Now let me describe this historically so important sword. Why it is so historically important? Well, it has a pretty rock-solid provenance, it dates back to the late Heian period, it is completely ubu, signed, has one mekugi-ana, and still has its original koshirae, so we are pretty much in supreme unicorn levels of Japanese swords. The tachi is slender and of a very elegant shape, as it is typical for that time, having a quite shallow sori along the blade section but which gets very pronounced in the tang and from where the tang starts. Incidentally, this peculiar blade/tang sori distribution is sometimes described as “he shape” as it resembles the hiragana syllable he (へ). And due to this curved (magari) hilt (tsuka), this sword got the nickname Tsukamagari-Naritaka (柄曲がり成高), lit. “curved hilt Naritaka.” The kitae is a rather standing-out itame to ko-itame that is mixed with mokume and that shows ji-nie. The steel is blackish and the hamon is hardened in ko-nie-deki and appears as suguha-chō with a rather tight nioiguchi along the top, and as a ko-midare-chō with a somewhat subdued nioiguchi along the bottom half. The bōshi is sugu with a ko-maru-kaeri.
The koshirae features a hilt that is covered with black-lacquered same and wrapped with black-lacquered leather. Towards the cutting-edge side, a menuki like ornament in the form of a long and thin yamagane plate is inserted which shows engravings of a nine-coins crest and karakusa. The saya is covered with thin black-lacquered leather with an additional layer of greenish fabric whose pattern is no longer discernible. The fittings are of yamagane too and show the same ornamentation as the menuki. Unfortunately, the tsuba, fuchi, and kojiri are missing. In terms of prominent kabutogane, tapering and noticeable thinness of the saya, the mounting is typical for the late Heian period.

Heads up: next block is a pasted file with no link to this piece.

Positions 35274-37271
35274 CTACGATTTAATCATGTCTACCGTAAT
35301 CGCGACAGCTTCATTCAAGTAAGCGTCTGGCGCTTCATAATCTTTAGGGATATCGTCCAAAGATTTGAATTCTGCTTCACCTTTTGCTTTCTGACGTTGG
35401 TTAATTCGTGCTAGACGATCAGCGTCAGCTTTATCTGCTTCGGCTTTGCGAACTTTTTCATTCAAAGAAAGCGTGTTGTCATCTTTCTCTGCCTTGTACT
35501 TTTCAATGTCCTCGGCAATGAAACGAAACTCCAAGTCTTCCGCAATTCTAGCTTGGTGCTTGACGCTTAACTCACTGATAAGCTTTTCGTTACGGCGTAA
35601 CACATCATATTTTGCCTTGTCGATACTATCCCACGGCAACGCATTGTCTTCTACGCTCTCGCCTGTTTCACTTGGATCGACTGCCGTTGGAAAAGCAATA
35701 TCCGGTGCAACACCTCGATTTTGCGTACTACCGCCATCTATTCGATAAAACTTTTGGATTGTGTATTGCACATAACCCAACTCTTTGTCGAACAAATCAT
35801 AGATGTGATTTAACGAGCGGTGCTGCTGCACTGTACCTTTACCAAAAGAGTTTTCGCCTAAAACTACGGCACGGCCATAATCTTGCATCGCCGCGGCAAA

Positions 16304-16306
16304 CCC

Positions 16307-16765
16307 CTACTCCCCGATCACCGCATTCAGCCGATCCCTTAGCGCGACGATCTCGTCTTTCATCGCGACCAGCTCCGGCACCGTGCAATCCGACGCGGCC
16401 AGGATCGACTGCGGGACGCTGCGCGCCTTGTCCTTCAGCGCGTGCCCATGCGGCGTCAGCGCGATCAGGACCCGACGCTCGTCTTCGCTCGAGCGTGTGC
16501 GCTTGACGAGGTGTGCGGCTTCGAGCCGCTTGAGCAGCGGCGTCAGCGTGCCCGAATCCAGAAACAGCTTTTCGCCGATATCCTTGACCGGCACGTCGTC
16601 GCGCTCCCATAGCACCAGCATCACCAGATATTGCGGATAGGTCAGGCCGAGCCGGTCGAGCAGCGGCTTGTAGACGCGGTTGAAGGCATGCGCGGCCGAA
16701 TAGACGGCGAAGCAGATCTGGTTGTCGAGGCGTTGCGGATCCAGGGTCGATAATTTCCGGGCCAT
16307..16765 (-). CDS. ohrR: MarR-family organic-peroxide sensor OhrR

So far, so awesome, 800 years old as mentioned, and I want to conclude by mentioning that there is the tradition that Minamoto no Yoritomo explicitly chose Ko-Bizen Naritaka for making the swords he was awarding to his closest retainers. Apart from the one introduced here, there are two more of these “Yoritomo-reward-Naritaka” extant. By the way, we know of less than ten signed works of Naritaka that are extant today, but let’s introduce the other two.